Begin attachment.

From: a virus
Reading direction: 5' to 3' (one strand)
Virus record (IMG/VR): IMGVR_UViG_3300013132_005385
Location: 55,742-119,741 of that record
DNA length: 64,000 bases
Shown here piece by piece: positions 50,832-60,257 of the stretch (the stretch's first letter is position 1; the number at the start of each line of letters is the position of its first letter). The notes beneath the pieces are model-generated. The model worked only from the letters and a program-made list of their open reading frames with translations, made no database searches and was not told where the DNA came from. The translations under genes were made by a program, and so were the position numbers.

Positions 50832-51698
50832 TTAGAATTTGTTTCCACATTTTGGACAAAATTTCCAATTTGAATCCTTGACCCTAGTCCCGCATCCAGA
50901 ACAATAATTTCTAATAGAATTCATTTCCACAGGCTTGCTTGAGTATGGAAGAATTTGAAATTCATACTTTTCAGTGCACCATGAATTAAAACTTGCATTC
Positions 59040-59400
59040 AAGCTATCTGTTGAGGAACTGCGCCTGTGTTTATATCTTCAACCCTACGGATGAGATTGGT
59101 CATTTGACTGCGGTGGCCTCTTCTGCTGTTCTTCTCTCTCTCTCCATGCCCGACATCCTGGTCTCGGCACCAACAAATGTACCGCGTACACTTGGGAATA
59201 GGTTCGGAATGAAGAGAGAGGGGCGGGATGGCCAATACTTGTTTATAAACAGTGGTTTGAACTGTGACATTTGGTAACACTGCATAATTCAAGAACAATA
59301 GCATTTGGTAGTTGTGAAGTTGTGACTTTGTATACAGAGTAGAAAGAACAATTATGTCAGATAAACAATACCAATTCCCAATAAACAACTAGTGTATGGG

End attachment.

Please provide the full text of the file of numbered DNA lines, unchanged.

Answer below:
From: a virus
Reading direction: 5' to 3' (one strand)
Virus record (IMG/VR): IMGVR_UViG_3300013132_005385
Location: 55,742-119,741 of that record
DNA length: 64,000 bases
Shown here piece by piece: positions 50,832-60,257 of the stretch (the stretch's first letter is position 1; the number at the start of each line of letters is the position of its first letter). The notes beneath the pieces are model-generated. The model worked only from the letters and a program-made list of their open reading frames with translations, made no database searches and was not told where the DNA came from. The translations under genes were made by a program, and so were the position numbers.

Positions 50832-51698
50832 TTAGAATTTGTTTCCACATTTTGGACAAAATTTCCAATTTGAATCCTTGACCCTAGTCCCGCATCCAGA
50901 ACAATAATTTCTAATAGAATTCATTTCCACAGGCTTGCTTGAGTATGGAAGAATTTGAAATTCATACTTTTCAGTGCACCATGAATTAAAACTTGCATTC
Positions 59040-59400
59040 AAGCTATCTGTTGAGGAACTGCGCCTGTGTTTATATCTTCAACCCTACGGATGAGATTGGT
59101 CATTTGACTGCGGTGGCCTCTTCTGCTGTTCTTCTCTCTCTCTCCATGCCCGACATCCTGGTCTCGGCACCAACAAATGTACCGCGTACACTTGGGAATA
59201 GGTTCGGAATGAAGAGAGAGGGGCGGGATGGCCAATACTTGTTTATAAACAGTGGTTTGAACTGTGACATTTGGTAACACTGCATAATTCAAGAACAATA
59301 GCATTTGGTAGTTGTGAAGTTGTGACTTTGTATACAGAGTAGAAAGAACAATTATGTCAGATAAACAATACCAATTCCCAATAAACAACTAGTGTATGGG